Matisse moved his studio and his academy to the Hotel Biron near Les Invalides. Met Russian collector Sergei Shchukin, who introduced him to another Russian collector, Ivan Morozov. In summer, traveled to Berlin with Hans Purrmann. First show in New York (drawings, engravings, watercolors, and lithographs). Several of his canvases at the Salon d'automne already belonged to Shchukin, notably La Desserte, Harmonie rouge (The Red Room, Harmony in Red). Matisse published "Notes of a Painter" in the December issue of La Grande Revue.
In the spring, Matisse painted L'Algerienne (Algerian Woman). Shchukin commissioned two panels, La Danse and La Musique for his Moscow residence. In the period until 1914, Shchukin would buy nearly fifty works by Matisse. His paintings were shown at the Salon of the Golden Fleece in Moscow. Matisse moved his operations from the Hotel Biron to Issy-les-Moulineaux, where he had a studio built. Produced a first state of the bas-relief Nu de dos (Nude Back). Traveled to Berlin.
Retrospective of Matisse's work at the Bernheim-Jeune gallery in Paris; show in New York; his work was also included in a group show in London of Monet and the Post-Impressionists. Shchukin sees La Danse and La Musique at the Salon d'automne; refuses to accept them, then changes his mind upon returning to Russia. Closure of the Academie Matisse. Matisse traveled to Munich with Marquet, becoming enthusiastic about a show of Islamic art there. In the fall he left for Madrid, Cordoba, and Seville. Jeune Fills aux tulipes (Girl with Tulips).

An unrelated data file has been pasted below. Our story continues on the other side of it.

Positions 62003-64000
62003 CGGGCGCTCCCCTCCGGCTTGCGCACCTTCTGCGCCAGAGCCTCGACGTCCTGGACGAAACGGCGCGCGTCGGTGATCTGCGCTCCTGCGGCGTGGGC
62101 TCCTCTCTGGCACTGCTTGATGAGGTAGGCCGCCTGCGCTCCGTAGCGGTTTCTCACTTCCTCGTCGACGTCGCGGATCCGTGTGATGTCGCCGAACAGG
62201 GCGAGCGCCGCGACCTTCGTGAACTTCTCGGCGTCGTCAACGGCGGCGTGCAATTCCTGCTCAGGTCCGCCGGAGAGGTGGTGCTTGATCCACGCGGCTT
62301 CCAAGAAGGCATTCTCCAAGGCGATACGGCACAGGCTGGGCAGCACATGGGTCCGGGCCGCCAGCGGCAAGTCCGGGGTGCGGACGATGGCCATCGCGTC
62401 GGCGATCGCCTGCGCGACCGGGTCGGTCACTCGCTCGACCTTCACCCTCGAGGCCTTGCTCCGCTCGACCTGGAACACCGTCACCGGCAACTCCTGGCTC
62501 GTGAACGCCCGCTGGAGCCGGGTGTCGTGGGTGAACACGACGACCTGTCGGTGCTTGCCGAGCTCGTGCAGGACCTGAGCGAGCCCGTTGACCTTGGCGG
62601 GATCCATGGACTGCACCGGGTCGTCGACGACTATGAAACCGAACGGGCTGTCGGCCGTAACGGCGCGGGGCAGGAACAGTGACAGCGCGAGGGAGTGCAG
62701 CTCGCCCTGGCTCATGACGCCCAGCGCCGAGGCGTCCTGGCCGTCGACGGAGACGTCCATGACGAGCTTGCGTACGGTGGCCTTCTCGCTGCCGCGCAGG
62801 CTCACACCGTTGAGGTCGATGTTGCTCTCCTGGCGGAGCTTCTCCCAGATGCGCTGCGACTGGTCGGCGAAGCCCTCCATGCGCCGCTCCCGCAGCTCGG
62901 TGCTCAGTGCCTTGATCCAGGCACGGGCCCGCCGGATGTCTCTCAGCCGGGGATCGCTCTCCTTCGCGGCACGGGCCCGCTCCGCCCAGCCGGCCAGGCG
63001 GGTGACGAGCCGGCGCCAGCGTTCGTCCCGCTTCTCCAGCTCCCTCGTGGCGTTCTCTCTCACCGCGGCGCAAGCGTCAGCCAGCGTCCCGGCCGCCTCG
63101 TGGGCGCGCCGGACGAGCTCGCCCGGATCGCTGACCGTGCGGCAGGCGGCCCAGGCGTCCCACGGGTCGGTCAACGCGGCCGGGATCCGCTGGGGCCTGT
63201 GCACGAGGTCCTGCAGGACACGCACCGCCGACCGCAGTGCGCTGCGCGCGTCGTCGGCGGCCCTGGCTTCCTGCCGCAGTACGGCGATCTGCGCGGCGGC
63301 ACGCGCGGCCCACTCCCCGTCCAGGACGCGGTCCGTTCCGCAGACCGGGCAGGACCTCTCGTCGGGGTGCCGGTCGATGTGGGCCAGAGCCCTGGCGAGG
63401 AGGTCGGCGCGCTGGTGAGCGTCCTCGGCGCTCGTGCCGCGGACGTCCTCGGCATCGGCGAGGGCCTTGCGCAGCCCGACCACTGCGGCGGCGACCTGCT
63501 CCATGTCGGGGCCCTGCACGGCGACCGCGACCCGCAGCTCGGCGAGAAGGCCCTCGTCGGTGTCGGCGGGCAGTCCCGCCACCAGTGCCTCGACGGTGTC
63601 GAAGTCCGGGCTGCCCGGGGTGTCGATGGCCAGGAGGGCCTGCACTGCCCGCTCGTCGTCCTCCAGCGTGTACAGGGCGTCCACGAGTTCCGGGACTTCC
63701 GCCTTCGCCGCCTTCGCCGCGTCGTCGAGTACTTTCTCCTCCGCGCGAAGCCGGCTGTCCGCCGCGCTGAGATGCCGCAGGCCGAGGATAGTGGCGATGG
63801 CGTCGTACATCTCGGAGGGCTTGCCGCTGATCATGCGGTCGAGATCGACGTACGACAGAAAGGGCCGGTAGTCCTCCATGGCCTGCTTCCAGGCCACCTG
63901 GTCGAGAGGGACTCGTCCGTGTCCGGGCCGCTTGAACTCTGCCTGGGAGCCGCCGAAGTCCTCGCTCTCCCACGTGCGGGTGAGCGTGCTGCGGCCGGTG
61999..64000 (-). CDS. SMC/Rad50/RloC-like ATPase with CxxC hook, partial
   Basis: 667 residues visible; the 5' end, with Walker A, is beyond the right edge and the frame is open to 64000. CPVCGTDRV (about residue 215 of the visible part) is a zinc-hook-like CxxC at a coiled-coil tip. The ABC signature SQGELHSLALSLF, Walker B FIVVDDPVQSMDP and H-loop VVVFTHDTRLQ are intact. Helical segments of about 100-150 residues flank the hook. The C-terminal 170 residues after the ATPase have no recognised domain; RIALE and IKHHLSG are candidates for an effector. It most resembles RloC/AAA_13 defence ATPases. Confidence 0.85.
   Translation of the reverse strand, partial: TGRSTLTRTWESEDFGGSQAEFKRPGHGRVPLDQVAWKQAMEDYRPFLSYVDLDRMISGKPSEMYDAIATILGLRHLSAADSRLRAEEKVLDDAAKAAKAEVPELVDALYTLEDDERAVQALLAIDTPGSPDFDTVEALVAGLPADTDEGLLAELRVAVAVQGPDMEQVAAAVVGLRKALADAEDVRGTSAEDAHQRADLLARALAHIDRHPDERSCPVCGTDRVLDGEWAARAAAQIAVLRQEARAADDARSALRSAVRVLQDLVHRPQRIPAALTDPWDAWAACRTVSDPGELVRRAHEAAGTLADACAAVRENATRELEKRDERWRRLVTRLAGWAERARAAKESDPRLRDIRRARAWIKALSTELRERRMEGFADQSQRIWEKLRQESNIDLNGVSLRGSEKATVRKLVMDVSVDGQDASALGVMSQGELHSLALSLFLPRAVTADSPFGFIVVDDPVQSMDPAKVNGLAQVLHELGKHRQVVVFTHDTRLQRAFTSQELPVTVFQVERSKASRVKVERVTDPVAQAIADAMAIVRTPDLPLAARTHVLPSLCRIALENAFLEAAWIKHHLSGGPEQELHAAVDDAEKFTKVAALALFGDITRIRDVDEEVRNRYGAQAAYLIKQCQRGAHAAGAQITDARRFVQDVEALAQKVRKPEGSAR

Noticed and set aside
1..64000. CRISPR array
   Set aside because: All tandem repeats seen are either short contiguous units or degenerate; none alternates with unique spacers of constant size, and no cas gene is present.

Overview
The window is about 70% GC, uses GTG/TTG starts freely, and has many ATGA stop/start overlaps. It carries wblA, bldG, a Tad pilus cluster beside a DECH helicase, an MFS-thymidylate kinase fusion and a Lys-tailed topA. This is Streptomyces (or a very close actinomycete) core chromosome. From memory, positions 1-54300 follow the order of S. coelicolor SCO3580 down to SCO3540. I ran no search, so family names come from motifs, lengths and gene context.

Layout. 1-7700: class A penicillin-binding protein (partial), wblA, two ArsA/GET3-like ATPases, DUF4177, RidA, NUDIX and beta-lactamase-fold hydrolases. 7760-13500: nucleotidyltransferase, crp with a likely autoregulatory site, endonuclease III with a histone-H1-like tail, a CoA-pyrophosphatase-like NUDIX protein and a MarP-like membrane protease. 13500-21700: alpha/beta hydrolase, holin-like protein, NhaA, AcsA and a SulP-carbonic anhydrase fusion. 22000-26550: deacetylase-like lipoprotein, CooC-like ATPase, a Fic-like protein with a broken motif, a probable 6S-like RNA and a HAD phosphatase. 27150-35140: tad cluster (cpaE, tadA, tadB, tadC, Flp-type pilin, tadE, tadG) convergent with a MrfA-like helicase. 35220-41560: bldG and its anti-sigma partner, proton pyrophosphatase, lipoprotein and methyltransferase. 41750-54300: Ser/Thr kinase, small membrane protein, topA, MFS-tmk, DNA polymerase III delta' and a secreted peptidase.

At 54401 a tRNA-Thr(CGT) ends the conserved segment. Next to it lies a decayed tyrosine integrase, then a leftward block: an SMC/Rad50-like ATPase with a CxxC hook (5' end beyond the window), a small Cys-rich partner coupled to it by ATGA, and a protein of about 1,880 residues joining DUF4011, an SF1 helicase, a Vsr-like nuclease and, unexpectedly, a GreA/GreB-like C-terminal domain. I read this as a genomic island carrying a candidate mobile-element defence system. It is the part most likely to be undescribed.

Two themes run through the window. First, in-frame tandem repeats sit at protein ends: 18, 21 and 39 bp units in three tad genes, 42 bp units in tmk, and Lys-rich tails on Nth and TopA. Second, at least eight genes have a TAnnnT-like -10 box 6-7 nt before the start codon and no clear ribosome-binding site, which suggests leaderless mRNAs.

Matisse painted in Madrid and admired the work of El Greco in Toledo. On returning to Issy-les-Moulineaux he began L'Atelier rouge (The Red Studio). Spent the summer in Collioure. At Shchukin's invitation, traveled in the autumn to Moscow and St. Petersburg, where he became interested in religious icons.
Spent the winter in Tangiers, returning with landscapes: Les Acanthes (Acanthus). Show of his sculpture in New York. In October, returned for a four-month stay in Morocco, where Camoin joined him. Included in the Post-Impressionist Exhibition in London. Executed several "interiors with goldfish".
Matisse's work was given a major place in the Armory Show in New York, while the Bernheim-Jeune gallery in Paris exhibited his Moroccan canvases. Second state of Nu de dos.
Matisse moved back to 19 quai Saint-Michel, to a different apartment. Painted many scenes from his window: Vue de Notre-Dame (View of Notre Dame). At the outbreak of war on August 3, Matisse attempted to enlist but the authorities decided that the father of three should stick to his painting. Matisse went to Toulouse, then Collioure, where he met Juan Gris. Painted more windows, such as Porte-fenetre a Collioure (French Window, Collioure), but his palette became darker and more black. Tete blanche et rose (Pink and White Head).
Returned to Paris in the fall. Worked on engravings in his Issy studio. Exhibition in New York. Le Rideau jaune (The Yellow Curtain).
Third state of Nu de dos (1915-16). Completed Les Marocains (The Moroccans) begun in 1915. Brief stay in Marseille: Groupe d'arbres de I'Estaque (Stand of Trees in Estaque). A new series of paintings was inaugurated with L'ltalienne (The Italian Woman) inspired by a new model, Laurette, who sometimes posed with her sisters-Les Trois Soeurs (The Three Sisters). Portrait of Greta Prozor; La Lecon de piano (The Piano Lesson).
Matisse's sons Jean and Pierre were drafted. In late October, Matisse traveled to Marseille. At the end of the year he moved into the Hotel Beau-Rivage in Nice. On December 31 Matisse visited Renoir in Cagnes-sur-Mer to show Renoir his paintings.